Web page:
flow. Consideration is given to the flow structure in this region.

heat recovery applications and have been subject to significant research over the last two decades. The most common

geometrical design uses a scroll profile generated by the involute of a circle with a constant wall thickness. A major

disadvantage of this approach is that the increase of the geometric expansion ratio is constrained, since it is accompanied

with a large increase in the scroll profile length and is associated with a decreased efficiency. In this paper, the

published literature related to scroll expander geometry is reviewed. Investigations regarding the influence of varying

scroll geometrical parameters on the performance of scroll expanders with a constant wall thickness are first examined.

The use of variable wall thicknesses and their effects on the performance are then considered. Finally, the impact of

scroll expander geometries using unconventional scroll profiles and scroll tip shape variations on the performance is

discussed and summarised. The major conclusion to be drawn from this review is that scroll expanders with variable

wall thickness scrolls should be further designed and developed. It is possible to increase the geometric expansion ratio

without increasing the length of the scroll profiles. CFD simulations are a promising tool to illustrate and understand

the non-uniform and asymmetric inner flow and temperature fields. The related benefits could lead to scroll devices

with variable wall thickness not only improving the performance of organic Rankine cycle (ORC) systems but also

opening a broad new field of applications such as refrigeration cycles and other power cycles where a high pressure

ratio is preferred.

placed on the underlying flow physics and modelling capability. Rim seal flows play a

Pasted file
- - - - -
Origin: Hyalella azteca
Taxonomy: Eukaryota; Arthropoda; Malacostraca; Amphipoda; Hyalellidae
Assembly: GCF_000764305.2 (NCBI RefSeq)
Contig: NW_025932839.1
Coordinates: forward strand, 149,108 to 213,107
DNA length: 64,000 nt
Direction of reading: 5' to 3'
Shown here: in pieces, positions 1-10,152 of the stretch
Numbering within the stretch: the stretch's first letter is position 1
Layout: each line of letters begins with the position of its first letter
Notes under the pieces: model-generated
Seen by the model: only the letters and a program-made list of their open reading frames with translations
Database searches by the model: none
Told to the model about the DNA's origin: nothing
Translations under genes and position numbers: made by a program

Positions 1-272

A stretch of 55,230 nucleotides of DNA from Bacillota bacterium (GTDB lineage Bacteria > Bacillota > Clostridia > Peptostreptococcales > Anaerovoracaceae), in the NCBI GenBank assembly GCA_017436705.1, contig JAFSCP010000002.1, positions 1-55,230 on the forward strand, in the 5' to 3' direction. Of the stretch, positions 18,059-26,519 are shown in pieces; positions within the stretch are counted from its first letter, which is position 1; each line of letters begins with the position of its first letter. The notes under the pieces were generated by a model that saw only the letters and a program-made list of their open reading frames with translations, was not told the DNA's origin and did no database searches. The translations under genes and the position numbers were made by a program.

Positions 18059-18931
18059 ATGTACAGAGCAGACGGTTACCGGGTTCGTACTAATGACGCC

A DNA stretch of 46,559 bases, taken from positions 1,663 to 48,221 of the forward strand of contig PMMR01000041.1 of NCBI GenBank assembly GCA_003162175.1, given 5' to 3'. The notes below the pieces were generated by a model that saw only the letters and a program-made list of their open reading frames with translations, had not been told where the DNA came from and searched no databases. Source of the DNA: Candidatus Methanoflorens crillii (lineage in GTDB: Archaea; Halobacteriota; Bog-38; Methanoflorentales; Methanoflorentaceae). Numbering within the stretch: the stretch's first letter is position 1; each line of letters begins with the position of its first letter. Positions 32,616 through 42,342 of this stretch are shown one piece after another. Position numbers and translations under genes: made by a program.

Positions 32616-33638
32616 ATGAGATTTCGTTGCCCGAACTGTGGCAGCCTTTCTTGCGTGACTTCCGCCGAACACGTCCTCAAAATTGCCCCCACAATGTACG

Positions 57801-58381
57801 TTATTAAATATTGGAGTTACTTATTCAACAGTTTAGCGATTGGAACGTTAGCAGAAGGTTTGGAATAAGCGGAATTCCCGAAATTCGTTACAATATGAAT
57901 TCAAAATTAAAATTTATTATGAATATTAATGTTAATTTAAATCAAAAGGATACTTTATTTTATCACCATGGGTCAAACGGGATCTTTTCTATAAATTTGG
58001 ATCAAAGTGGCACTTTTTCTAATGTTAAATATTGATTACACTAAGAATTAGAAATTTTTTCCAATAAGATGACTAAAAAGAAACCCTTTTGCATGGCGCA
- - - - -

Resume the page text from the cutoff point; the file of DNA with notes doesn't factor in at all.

crucial role in controlling engine disc temperatures but represent a loss from the main

engine power cycle and are associated with spoiling losses in the turbine. Elementary

models that rely on empirical validation and are currently used in design do not

account for some of the known flow mechanisms, and prediction of sealing

performance with computational fluid dynamics (CFD) has proved challenging. CFD

and experimental studies have indicated important unsteady flow effects that explain

some of the differences identified in comparing predicted and measure sealing

effectiveness. This review reveals some consistency of investigations across a range

of configurations, with inertial waves in the rotating flow apparently interacting with

other flow mechanisms which include vane, blade and seal flow interactions, disc

pumping and cavity flows, shear layer and other instabilities, and turbulent mixing.

turbine internal air systems, and are particularly challenging to

model due to the inherently unsteadiness of these flows. While

the global features of such flows are well documented, detailed

analyses of the unsteady structure and turbulent quantities have

not been reported. In this work we use a high-order numerical

method to perform large-eddy simulation (LES) of buoyancyinduced

flow in a sealed rotating cavity with either adiabatic or

heated disks. New insight is given into long-standing questions

regarding the flow characteristics and nature of the boundary

layers. The analyses focus on showing time-averaged quantities,

including temperature and velocity fluctuations, as well as on

the effect of the centrifugal Rayleigh number on the flow structure.

Using velocity and temperature data collected over several

revolutions of the system, the shroud and disk boundary layers

are analysed in detail. The instantaneous flow structure contains

pairs of large, counter-rotating convection rolls, and it is shown

that unsteady laminar Ekman boundary layers near the disks are

driven by the interior flow structure. The shroud thermal boundary

layer scales as approximately Ra?1/3, in agreement with observations for natural convection under gravity.